Gov. Walker loves Mellencamp’s music, feeling not mutual

John Mellencamp performs before Vice President Joe Biden speaks during a campaign rally at the American Civil War Center at the Historic Tredegar Ironworks Monday, Nov. 5, 2012, in Richmond, Va. (AP Photo/Matt Rourke)John Mellencamp performs before Vice President Joe Biden speaks during a campaign rally at the American Civil War Center at the Historic Tredegar Ironworks Monday, Nov. 5, 2012, in Richmond, Va. (AP Photo/Matt Rourke)
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John Mellencamp’s “Pink Houses” may be for “you and me” but they are not for the likes of Wisconsin Gov. Scott Walker, or other conservative groups or politicians, a message the liberal rocker has made clear on several occasions.

With campaign season in full swing, Mr. Walker has hit the road stumping for re-election and has chosen one of Mr. Mellencamp’s songs, “Pink Houses” to play over loudspeakers at the rallies.

And the 80s star, who first became famous as John Cougar and then John Cougar Mellencamp, is not happy, though he is not demanding the Republican governor stop.

In 2011, Mr. Walker effectively ended collective bargaining for most of Wisconsin’s pubic workers, over massive protests that were supported by Mr. Mellencamp and other liberal musicians, including Rage Against the Machine guitarist Tom Morello, Peter Yarrow of Peter, Paul and Mary, and Pete Seeger to name a few.

Mr. Mellencamp rebuked Mr. Walker for playing “Small Town” during the recall election in 2012 that followed the collective bargaining debacle. His publicist emailed the campaign, telling it that the musician supports collective bargaining and union rights.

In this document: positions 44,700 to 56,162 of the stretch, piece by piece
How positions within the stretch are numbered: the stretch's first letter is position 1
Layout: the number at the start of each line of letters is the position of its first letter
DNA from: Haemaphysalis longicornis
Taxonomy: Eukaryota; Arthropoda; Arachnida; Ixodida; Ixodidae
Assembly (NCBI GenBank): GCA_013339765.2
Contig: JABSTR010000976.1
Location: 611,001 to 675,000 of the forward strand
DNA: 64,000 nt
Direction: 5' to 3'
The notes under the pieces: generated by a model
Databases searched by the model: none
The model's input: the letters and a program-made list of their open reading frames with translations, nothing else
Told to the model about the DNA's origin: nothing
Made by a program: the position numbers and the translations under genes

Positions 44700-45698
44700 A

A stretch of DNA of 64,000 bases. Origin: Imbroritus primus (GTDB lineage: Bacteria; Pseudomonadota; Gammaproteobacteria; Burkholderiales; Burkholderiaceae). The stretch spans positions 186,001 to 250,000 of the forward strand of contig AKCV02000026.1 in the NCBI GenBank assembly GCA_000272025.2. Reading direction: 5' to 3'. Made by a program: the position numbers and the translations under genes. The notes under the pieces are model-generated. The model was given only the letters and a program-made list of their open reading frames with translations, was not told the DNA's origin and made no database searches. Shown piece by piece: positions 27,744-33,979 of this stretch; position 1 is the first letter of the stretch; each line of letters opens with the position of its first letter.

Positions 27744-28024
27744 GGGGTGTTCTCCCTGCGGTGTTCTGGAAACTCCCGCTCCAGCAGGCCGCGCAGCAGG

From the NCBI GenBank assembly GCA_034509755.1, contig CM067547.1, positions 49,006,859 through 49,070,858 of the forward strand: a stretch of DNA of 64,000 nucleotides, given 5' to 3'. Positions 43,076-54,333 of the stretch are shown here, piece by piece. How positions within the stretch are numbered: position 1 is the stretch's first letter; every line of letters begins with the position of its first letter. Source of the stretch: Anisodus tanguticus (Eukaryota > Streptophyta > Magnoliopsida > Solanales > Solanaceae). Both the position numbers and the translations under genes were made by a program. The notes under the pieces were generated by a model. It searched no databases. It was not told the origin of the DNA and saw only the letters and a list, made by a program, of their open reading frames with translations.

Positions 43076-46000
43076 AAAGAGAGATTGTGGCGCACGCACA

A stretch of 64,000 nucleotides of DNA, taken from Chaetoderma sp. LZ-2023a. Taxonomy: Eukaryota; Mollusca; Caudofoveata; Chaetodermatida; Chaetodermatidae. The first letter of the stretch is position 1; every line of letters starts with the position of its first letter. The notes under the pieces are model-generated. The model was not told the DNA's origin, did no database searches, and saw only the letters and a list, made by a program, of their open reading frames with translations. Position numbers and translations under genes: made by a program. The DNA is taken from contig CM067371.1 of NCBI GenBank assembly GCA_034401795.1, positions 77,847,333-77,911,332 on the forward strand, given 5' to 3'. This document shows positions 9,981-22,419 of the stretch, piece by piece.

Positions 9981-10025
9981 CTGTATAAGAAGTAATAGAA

Mr. Mellencamp has not directly contacted Mr. Walker’s campaign this year about the use of his song, but he still supports collective bargaining and unions.

“Nothing has changed since the last time Gov. Walker ran for election,” Mr. Mellencamp’s publicist, Claire Mercuri, told The Associated Press.

For his part, Mr. Walker claims he has been a fan of Mr. Mellencamp’s music for years and will continue playing his songs at campaign events.

“You don’t have to agree with his politics to like his music,” Mr. Walker said.

This is not the first time conservative politicians and causes have used Mr. Mellencamp’s music despite his objections. 

When the National Organization for Marriage, a group opposed to same-sex marriage, played that same song at events in 2010, Mr. Mellencamp’s publicist contacted the group and told them that the musician was a gay marriage supporter, and suggested that it choose a different song to pay at its events.

In 2008, then Republican presidential candidate Sen. John McCain of Arizona was playing Mr. Mellencamp’s “Our Country” at campaign events, and he was also the recipient of a letter, reminding the senator of the musician’s liberal leanings.

Liberal politicians have used Mr. Mellencamp’s music while campaigning and he has not taken issue. Former Sen. John Edwards played “Pink Houses” at campaign events in both 2004 and 2008, and Mr. Mellencamp himself played that very song at President Obama’s inauguration celebration in 2009.

Nor is Mr. Mellencamp is not the only liberal musician to ask a conservative politician to back off.

In 2012, then vice presidential candidate Rep. Paul Ryan, said that he was a fan of Rage Against the Machine. Mr. Morello sounded off on Mr. Ryan in Rolling Stone, saying “Paul Ryan is the embodiment of the machine our music rages against.”

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About the Author

Jennifer Pompi

Jennifer Pompi is a general assignment reporter and afternoon slot editor for The Washington Times. Previously, she worked as an editor for AOL/Patch, covering hyperlocal news in Prince George’s and Anne Arundel counties in Maryland. She can be reached at jpompi@washingtontimes.com.

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